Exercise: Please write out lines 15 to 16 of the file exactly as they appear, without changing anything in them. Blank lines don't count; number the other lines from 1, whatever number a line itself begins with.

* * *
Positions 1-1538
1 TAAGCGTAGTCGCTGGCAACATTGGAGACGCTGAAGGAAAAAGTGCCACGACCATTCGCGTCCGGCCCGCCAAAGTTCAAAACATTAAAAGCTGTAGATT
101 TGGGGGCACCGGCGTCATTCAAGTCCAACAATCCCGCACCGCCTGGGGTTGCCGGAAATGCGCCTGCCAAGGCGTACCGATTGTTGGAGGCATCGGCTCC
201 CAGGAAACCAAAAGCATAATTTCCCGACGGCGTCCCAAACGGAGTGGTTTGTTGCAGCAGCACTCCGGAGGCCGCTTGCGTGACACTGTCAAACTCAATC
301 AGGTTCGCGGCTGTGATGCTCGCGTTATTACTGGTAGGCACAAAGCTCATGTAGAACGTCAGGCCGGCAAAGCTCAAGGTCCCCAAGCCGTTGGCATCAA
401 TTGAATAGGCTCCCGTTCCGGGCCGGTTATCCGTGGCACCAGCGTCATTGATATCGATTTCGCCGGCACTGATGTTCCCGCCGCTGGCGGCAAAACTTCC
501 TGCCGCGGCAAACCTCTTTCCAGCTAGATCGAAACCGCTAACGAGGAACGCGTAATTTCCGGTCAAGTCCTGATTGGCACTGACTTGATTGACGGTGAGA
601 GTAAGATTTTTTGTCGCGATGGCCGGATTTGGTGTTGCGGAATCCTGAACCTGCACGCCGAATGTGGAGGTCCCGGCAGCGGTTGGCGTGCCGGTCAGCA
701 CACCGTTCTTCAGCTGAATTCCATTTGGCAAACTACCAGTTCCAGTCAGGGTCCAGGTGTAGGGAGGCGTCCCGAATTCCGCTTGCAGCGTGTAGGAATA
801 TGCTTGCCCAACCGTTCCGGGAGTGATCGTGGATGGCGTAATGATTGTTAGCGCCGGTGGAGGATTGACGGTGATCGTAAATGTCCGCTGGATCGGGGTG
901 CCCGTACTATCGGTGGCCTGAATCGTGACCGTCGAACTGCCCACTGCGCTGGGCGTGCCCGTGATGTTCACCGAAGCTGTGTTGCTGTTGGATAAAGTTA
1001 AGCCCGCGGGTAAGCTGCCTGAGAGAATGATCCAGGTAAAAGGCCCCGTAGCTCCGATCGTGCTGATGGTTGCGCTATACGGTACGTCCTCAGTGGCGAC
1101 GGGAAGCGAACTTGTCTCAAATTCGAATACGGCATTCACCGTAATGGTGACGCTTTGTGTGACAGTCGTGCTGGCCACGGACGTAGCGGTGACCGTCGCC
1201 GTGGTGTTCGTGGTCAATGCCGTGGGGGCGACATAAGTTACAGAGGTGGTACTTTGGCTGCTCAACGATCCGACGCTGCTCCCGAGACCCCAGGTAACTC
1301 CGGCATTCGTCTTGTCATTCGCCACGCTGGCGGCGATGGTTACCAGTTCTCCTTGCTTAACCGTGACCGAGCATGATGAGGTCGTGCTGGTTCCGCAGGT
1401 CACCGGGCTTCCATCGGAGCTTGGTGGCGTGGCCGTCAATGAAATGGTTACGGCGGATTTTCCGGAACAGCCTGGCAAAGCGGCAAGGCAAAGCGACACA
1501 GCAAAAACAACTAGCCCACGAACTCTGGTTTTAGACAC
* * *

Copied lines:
1301 CGGCATTCGTCTTGTCATTCGCCACGCTGGCGGCGATGGTTACCAGTTCTCCTTGCTTAACCGTGACCGAGCATGATGAGGTCGTGCTGGTTCCGCAGGT
1401 CACCGGGCTTCCATCGGAGCTTGGTGGCGTGGCCGTCAATGAAATGGTTACGGCGGATTTTCCGGAACAGCCTGGCAAAGCGGCAAGGCAAAGCGACACA